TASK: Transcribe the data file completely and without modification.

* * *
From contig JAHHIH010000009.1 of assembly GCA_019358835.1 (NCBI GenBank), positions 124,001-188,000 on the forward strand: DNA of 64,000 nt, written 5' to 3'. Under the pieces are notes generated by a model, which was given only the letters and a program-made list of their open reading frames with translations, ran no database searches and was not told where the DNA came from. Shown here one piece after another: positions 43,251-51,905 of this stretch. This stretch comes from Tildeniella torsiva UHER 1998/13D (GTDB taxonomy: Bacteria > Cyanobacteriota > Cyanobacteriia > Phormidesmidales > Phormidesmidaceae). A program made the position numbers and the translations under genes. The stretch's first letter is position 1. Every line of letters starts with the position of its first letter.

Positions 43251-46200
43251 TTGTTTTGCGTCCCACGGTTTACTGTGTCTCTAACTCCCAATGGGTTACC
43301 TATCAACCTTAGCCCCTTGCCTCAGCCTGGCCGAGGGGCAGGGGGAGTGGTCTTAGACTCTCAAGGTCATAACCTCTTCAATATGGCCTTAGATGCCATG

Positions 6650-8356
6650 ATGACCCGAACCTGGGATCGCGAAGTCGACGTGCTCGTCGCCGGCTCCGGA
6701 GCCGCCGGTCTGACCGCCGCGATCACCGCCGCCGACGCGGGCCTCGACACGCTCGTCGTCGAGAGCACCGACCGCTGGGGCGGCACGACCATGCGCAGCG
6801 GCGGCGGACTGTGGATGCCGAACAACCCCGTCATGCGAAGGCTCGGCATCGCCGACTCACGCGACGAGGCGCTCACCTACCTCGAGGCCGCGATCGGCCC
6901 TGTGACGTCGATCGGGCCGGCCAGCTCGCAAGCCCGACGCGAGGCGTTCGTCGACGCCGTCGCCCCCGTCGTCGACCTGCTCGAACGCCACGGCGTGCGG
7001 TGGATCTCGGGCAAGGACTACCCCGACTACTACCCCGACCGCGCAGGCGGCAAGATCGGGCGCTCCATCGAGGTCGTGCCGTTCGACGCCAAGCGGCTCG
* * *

From contig JAHHIH010000009.1 of assembly GCA_019358835.1 (NCBI GenBank), positions 124,001-188,000 on the forward strand: DNA of 64,000 nt, written 5' to 3'. Under the pieces are notes generated by a model, which was given only the letters and a program-made list of their open reading frames with translations, ran no database searches and was not told where the DNA came from. Shown here one piece after another: positions 43,251-51,905 of this stretch. This stretch comes from Tildeniella torsiva UHER 1998/13D (GTDB taxonomy: Bacteria > Cyanobacteriota > Cyanobacteriia > Phormidesmidales > Phormidesmidaceae). A program made the position numbers and the translations under genes. The stretch's first letter is position 1. Every line of letters starts with the position of its first letter.

Positions 43251-46200
43251 TTGTTTTGCGTCCCACGGTTTACTGTGTCTCTAACTCCCAATGGGTTACC
43301 TATCAACCTTAGCCCCTTGCCTCAGCCTGGCCGAGGGGCAGGGGGAGTGGTCTTAGACTCTCAAGGTCATAACCTCTTCAATATGGCCTTAGATGCCATG

Positions 6650-8356
6650 ATGACCCGAACCTGGGATCGCGAAGTCGACGTGCTCGTCGCCGGCTCCGGA
6701 GCCGCCGGTCTGACCGCCGCGATCACCGCCGCCGACGCGGGCCTCGACACGCTCGTCGTCGAGAGCACCGACCGCTGGGGCGGCACGACCATGCGCAGCG
6801 GCGGCGGACTGTGGATGCCGAACAACCCCGTCATGCGAAGGCTCGGCATCGCCGACTCACGCGACGAGGCGCTCACCTACCTCGAGGCCGCGATCGGCCC
6901 TGTGACGTCGATCGGGCCGGCCAGCTCGCAAGCCCGACGCGAGGCGTTCGTCGACGCCGTCGCCCCCGTCGTCGACCTGCTCGAACGCCACGGCGTGCGG
7001 TGGATCTCGGGCAAGGACTACCCCGACTACTACCCCGACCGCGCAGGCGGCAAGATCGGGCGCTCCATCGAGGTCGTGCCGTTCGACGCCAAGCGGCTCG